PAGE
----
Rosemary Maiava-Peters took out her cellphone, opened the Facebook app and started a live stream for family members back in Hawaii. She pointed it in the direction of her eldest son, Sol-Jay Maiava, the home team’s starting quarterback.
Sitting on the metal bleachers at St. John’s College High during the last Saturday of August, Rosemary shifted between watching the Cadets’ season opener and keeping tabs on her four youngest children, who were busy munching away on Hawaiian snacks. Rosemary’s husband, Luaao Peters, sat beside them, smiling wide as he held a large cutout of Sol-Jay’s head.
Suddenly, the piercing voice of the St. John’s public address announcer cut through the crowd: “And heeeeeeere come the Cadets! This is the moment we’ve all been waiting for!”
“Yes it is,” Luaao said quietly.
Only two weeks earlier, the Peters family moved from their tightknit community in Laie, Hawaii, to the Washington suburbs for one singular goal: to support Sol-Jay’s chances of playing major college football on the mainland. The move, roughly 4,800 miles, is an extreme example of a growing trend of elite high school football quarterbacks transferring to top national programs to get collegiate exposure by playing with — and against — top players.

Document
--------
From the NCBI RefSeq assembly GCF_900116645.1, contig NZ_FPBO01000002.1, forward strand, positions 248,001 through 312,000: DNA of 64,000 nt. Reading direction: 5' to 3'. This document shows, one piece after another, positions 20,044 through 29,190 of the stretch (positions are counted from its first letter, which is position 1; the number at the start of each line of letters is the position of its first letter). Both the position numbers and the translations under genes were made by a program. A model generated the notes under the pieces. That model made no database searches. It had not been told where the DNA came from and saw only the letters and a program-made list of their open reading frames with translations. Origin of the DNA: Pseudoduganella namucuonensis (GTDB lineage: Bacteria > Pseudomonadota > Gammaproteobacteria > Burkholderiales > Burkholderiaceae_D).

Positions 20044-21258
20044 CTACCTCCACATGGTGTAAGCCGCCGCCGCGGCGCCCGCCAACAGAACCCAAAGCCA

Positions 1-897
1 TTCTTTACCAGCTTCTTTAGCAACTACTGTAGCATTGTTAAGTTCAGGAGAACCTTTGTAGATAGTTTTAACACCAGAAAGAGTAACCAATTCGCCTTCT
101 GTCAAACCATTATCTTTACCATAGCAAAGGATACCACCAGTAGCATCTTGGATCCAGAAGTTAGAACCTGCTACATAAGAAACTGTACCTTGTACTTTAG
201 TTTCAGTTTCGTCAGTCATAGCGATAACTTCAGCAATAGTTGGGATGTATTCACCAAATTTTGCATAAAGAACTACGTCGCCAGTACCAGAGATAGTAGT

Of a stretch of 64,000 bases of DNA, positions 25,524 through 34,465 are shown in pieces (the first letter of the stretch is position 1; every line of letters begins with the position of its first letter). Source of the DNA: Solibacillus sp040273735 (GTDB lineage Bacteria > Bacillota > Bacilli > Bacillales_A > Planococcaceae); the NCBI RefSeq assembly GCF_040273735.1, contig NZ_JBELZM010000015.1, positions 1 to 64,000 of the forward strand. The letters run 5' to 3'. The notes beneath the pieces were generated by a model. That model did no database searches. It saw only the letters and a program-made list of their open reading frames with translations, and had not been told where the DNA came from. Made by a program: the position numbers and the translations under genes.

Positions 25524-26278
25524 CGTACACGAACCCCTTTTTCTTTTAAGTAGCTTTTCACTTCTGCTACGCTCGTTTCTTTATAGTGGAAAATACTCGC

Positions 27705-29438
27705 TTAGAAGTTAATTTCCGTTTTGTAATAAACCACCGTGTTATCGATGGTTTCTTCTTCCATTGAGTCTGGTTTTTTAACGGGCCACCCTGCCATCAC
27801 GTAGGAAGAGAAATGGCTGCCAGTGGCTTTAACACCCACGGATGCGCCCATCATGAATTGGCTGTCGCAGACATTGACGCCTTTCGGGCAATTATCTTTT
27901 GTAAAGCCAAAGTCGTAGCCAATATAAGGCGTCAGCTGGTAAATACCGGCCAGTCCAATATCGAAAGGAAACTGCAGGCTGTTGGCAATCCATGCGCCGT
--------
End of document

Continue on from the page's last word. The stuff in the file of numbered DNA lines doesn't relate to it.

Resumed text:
It is also reflective of the recent growth of St. John’s — a private, Catholic high school in Northwest Washington — into a national athletic powerhouse. The athletic department partners with Under Armour, whose founder and CEO, Kevin Plank, is a St. John’s alum and pledged $16 million to the school in 2015. The football team, which plays an increasingly national schedule, has produced several Division I players in recent seasons and won the WCAC championship last year, its first conference title in the sport since 1989.
Sol-Jay already had offers from Michigan, Oregon, Utah, Virginia, BYU, Fresno State and Hawaii before the transfer. Still, the recruiting advantages of moving to the continental United States resonated with the family. And as with any move, it wasn’t that simple.
The 17-year-old junior quarterback, who traveled alone to D.C. in the first week of June to be in summer workouts with his new team, faced backlash for leaving from the sports-centric Laie community. And as he better positions himself from a football perspective, he and his family members are still getting used to the lifestyle and cultural changes resulting from being a long way from home.
“It is a little iffy on the success rate,” Mike Farrell, Rivals.com’s national recruiting director, said of how well top prospects perform after transferring to national powerhouses. “It is more of a buyer-beware situation and being the right type of kid and [having] the right type of support system around them.”
Farrell said that kids transferring to bigger private schools near their hometowns is nothing new, but moves like Maiava’s are “at a different level.”